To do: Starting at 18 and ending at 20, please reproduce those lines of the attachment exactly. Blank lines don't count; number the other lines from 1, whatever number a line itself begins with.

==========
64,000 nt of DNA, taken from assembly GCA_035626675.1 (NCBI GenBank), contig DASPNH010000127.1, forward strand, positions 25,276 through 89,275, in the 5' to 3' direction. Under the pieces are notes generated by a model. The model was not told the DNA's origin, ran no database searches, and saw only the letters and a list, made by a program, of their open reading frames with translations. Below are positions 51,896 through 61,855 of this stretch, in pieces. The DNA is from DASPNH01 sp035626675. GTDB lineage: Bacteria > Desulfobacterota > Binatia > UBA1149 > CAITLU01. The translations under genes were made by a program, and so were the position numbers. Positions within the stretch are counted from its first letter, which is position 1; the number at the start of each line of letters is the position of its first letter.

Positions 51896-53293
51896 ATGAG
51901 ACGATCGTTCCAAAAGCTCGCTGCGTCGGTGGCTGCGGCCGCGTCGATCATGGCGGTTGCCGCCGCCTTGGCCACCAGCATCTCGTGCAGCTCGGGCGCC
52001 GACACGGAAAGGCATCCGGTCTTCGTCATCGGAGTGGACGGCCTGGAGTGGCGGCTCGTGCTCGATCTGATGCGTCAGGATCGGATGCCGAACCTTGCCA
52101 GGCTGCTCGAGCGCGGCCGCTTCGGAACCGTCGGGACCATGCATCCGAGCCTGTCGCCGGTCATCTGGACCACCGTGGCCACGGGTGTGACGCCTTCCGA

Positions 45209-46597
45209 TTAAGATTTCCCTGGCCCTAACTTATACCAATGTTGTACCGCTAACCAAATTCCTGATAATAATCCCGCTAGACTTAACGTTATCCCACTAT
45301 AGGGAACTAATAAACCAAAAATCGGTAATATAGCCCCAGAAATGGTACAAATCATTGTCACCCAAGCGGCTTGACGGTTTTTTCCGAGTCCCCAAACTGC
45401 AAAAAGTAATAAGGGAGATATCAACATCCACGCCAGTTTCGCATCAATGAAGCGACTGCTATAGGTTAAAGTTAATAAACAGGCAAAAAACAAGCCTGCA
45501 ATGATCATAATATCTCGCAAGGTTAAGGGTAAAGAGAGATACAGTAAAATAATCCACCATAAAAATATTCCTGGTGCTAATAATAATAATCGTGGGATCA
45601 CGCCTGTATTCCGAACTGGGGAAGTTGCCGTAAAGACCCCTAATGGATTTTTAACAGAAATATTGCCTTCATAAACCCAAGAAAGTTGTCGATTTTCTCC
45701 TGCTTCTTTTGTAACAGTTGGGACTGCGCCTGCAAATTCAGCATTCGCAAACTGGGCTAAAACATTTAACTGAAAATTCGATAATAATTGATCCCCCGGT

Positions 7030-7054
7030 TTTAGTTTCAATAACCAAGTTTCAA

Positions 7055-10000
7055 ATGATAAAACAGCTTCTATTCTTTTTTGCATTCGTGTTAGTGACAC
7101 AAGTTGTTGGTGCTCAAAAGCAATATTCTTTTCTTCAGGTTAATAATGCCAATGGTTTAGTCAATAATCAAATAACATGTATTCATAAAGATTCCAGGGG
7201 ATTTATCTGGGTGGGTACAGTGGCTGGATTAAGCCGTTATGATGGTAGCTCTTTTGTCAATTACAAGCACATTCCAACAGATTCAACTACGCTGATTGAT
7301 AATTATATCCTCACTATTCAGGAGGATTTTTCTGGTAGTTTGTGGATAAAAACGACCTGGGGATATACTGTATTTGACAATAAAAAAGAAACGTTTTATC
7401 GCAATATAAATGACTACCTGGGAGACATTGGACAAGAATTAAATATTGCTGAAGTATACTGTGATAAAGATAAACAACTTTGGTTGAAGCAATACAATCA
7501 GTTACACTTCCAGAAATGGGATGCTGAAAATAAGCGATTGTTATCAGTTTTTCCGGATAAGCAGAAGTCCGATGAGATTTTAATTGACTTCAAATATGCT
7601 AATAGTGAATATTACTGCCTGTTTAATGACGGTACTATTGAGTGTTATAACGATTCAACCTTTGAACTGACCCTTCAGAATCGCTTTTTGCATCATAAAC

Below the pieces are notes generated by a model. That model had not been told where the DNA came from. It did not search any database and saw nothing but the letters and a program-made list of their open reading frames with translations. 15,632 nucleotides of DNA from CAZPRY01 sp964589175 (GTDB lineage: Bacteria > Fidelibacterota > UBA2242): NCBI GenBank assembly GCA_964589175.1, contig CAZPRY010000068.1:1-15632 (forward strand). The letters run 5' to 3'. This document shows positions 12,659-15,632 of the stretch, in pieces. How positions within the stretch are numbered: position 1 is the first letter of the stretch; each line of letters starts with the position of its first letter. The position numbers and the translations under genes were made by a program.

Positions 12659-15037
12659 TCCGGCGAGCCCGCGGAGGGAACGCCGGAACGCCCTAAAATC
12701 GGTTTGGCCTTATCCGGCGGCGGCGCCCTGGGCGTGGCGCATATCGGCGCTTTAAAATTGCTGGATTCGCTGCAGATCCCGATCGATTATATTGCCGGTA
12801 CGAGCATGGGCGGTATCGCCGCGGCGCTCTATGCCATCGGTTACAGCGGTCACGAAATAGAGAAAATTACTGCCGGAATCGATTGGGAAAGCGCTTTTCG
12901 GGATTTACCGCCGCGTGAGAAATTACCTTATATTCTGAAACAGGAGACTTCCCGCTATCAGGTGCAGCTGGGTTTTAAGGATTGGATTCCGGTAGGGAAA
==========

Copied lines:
7101 AAGTTGTTGGTGCTCAAAAGCAATATTCTTTTCTTCAGGTTAATAATGCCAATGGTTTAGTCAATAATCAAATAACATGTATTCATAAAGATTCCAGGGG
7201 ATTTATCTGGGTGGGTACAGTGGCTGGATTAAGCCGTTATGATGGTAGCTCTTTTGTCAATTACAAGCACATTCCAACAGATTCAACTACGCTGATTGAT
7301 AATTATATCCTCACTATTCAGGAGGATTTTTCTGGTAGTTTGTGGATAAAAACGACCTGGGGATATACTGTATTTGACAATAAAAAAGAAACGTTTTATC